Kent Randell, associate librarian and archivist
Garrey Dennie, associate professor of history
ERASURE POETRY & POET QUENTON BAKER
The Commemorative project aims to lend voice to those who’ve been silenced. Poetry holds a significant and important history at St. Mary’s College of Maryland, with two former poet laureates of Maryland on our faculty (Lucille Clifton and Michael Glaser), a past president who is a poet (Edward “Ted” Lewis), an active poetry faculty and long-standing VOICES reading series.
The designers used historical documents, archaeological research and slave folklore to recontextualize how we examine this shared history. Poet Quenton Baker drew upon actual slave advertisements and runaway slave notices from Southern Maryland to create the redacted words of erasure poetry etched onto the exterior of the Commemorative. In this segment, Baker explains his process and then reads three erasure poems that are imbedded on the Commemorative walls.
Quenton Baker’s narration of all 12 of his poems can be heard on the Commemorative website.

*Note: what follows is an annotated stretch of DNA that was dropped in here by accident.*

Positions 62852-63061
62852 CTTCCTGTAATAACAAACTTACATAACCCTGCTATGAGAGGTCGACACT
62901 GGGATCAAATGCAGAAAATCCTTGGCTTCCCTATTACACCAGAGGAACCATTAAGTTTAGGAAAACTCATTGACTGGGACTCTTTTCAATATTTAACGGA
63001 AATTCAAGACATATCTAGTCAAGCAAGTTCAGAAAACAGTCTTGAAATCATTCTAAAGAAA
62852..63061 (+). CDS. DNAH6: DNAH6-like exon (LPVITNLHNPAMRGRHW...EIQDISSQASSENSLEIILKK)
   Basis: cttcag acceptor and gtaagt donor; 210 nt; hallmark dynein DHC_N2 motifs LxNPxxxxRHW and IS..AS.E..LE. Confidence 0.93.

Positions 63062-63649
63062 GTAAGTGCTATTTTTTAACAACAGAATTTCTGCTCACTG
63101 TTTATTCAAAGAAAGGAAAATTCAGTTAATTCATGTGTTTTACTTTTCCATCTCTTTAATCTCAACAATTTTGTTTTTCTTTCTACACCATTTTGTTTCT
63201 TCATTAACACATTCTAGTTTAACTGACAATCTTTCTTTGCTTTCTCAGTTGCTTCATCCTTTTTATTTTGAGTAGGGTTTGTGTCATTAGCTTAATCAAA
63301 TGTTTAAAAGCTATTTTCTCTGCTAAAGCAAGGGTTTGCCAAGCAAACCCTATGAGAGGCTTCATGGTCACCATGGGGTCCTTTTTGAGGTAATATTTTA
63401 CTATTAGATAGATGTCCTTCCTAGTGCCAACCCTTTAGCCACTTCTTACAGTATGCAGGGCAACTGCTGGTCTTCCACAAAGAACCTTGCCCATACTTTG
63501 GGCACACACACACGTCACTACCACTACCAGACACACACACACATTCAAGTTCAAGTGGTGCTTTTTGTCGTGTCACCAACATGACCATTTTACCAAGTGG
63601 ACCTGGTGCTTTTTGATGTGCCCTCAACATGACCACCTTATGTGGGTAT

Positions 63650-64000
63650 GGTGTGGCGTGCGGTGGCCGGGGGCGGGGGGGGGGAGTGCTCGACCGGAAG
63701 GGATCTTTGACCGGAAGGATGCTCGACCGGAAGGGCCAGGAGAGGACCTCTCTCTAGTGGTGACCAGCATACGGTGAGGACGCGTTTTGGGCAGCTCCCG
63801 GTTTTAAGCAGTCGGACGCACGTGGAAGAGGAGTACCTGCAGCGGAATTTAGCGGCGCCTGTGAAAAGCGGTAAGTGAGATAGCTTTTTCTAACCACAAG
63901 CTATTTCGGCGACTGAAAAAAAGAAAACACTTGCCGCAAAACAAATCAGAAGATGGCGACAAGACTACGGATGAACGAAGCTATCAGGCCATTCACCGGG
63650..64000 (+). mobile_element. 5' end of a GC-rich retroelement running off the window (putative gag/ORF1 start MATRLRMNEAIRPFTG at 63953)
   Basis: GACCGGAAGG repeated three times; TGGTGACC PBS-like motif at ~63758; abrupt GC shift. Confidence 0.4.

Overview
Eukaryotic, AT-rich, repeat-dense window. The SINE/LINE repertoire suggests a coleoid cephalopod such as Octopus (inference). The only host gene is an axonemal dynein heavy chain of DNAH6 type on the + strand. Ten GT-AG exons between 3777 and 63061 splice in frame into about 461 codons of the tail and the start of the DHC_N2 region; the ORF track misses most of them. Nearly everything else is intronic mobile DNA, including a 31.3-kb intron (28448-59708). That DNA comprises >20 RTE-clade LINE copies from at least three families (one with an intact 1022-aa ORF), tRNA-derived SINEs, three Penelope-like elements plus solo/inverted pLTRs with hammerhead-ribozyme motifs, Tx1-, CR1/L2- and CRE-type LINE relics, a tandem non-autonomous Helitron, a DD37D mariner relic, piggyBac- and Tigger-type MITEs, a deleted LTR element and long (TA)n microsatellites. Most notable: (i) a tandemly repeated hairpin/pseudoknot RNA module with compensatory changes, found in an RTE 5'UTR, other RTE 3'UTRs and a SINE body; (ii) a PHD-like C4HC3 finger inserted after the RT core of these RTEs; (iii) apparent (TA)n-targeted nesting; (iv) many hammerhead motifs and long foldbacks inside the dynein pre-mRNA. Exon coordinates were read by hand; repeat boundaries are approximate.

REFLECTIONS ON THE COMMEMORATIVE
U.S. Senator Chris Van Hollen (D-Md.)
Baltimore City Council President and Mayor-elect Brandon M. Scott (D-Md.)
U.S. Congressman and SMCM Board of Trustee Member Steny Hoyer (D-Md.)
St. Mary’s County Commissioner Eric Colvin
St. Mary’s Board of Trustees Chair Lex Birney
THE COMMEMORATIVE RISING
Introduction by Nick Abrams
St. Mary’s College of Maryland Board of Trustee member
Designed by Shane Allbritton and Norman Lee of Re:site, the Commemorative is an immersive art experience to honor the story of resilience, persistence and creative problem-solving that defined the lives of the enslaved individuals that lived in St. Mary’s City between 1750 and 1815. The structure, inspired by the “ghost frame” architecture at Historic St. Mary’s City, combines tropical hardwood and polished steel to create an exterior surface that projects to the viewer the erasure poetry of Quenton Baker.
FROM ABSENCE TO PRESENCE
The Honorable Sven Erik Holmes
Former U.S. District Judge
Immediate Past Chair, SMCM Board of Trustees